Staff do not recognise when children need to rest, nor do they give them a chance to sleep. Children are not learning to understand their own feelings and those of others. Leaders have tried very hard to ensure that children have a key person with whom they can build a warm, supportive relationship.

However, staffing issues, partly but not entirely caused by COVID-19, have led to some children not having such a bond with a trusted adult.

The headteacher has the expertise to restore quality in the nursery. What is lacking is experience and expertise in her team and the time for her to maintain a strategic view of what is happening.

Leaders are too thinly spread. COVID-19 is a factor, but weaknesses go well beyond this. Key staff have left the school and have not been replaced.

Inexperienced staff are covering important leadership roles.

Leaders are mindful of staff workload when making decisions, such as the choice of approach to assessment. Unfortunately, the way in which the chosen system is being implemented creates work and does not provide the information needed for staff to know what children need to learn next.

Parents are very positive about the nursery. Leaders have worked hard to gain their trust and get them to see the nursery as a positive force for their children. Leaders have the best intentions to provide high-quality care and education.

Unfortunately, the weaknesses in practice mean that children are not getting the experience they deserve.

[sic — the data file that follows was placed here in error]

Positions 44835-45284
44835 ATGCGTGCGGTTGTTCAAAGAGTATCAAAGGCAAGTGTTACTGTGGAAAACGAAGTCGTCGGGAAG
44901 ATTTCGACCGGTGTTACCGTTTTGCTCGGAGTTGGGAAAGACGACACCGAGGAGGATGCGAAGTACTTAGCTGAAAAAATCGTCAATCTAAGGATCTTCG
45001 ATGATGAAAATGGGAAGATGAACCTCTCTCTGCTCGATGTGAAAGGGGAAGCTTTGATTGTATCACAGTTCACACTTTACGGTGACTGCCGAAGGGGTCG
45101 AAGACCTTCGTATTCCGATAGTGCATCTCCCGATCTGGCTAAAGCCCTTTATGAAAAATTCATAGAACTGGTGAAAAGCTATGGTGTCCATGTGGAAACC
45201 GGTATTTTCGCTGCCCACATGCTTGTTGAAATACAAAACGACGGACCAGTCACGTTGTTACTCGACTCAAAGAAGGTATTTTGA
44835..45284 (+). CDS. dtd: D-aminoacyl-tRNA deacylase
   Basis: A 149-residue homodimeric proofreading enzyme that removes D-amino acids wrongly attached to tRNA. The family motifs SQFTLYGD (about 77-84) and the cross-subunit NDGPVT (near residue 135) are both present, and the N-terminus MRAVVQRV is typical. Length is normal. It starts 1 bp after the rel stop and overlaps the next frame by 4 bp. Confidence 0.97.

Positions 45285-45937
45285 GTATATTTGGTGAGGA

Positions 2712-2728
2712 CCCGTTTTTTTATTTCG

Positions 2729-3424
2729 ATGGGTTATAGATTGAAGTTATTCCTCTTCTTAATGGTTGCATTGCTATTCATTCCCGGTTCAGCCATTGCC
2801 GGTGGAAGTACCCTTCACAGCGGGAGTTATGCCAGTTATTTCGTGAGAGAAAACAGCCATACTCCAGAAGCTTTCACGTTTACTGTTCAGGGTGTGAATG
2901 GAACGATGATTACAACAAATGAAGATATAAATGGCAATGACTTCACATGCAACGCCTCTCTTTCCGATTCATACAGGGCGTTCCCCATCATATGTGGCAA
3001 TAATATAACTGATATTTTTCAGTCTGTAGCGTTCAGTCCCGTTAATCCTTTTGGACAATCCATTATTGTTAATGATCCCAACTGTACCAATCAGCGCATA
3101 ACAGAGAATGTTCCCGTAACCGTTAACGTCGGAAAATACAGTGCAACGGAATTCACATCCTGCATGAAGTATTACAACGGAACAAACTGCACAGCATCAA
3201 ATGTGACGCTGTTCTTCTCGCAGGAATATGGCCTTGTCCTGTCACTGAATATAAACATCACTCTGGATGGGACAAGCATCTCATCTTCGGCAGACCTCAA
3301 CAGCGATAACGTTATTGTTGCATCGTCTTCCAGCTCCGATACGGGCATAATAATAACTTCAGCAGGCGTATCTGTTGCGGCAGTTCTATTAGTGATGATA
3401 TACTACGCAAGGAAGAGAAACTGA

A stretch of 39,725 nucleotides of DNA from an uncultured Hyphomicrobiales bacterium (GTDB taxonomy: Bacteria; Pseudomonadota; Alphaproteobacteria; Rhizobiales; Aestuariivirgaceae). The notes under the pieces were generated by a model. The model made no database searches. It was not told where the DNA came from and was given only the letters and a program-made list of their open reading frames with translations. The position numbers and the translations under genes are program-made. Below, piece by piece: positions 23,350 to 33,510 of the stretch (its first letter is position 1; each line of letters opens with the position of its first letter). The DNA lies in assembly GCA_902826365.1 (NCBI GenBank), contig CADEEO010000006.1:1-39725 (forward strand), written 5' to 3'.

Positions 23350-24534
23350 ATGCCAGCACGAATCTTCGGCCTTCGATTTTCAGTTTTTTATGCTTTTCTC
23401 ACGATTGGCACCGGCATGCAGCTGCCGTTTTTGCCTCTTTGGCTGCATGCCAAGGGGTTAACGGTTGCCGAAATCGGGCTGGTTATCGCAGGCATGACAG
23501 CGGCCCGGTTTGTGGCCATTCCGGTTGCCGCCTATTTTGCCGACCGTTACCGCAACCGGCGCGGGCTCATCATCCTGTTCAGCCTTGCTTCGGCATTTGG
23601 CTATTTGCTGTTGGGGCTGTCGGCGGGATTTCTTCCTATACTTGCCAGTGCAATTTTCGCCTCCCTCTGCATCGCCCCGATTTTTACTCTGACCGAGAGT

Governors are ambitious for the nursery to serve its community well. They are not being successful.

Their actions are not leading to children being prepared for the move to primary school. In addition, governors have failed to ensure that safeguarding arrangements are effective.


The arrangements for safeguarding are not effective.

There is vagueness about whether checks on staff and governors are made.

When aware of concerns, leaders act appropriately. They work with outside agencies to secure the help that children and their families need.

However, some staff choose not to follow the system for recording concerns as directed. Consequently, information about some children who are potentially at risk is patchy and, in some instances, it is non-existent.

Staffing is stretched to the extent that children's key workers cannot always be with them.

As a result, some children are not forming secure relationships with a trusted adult.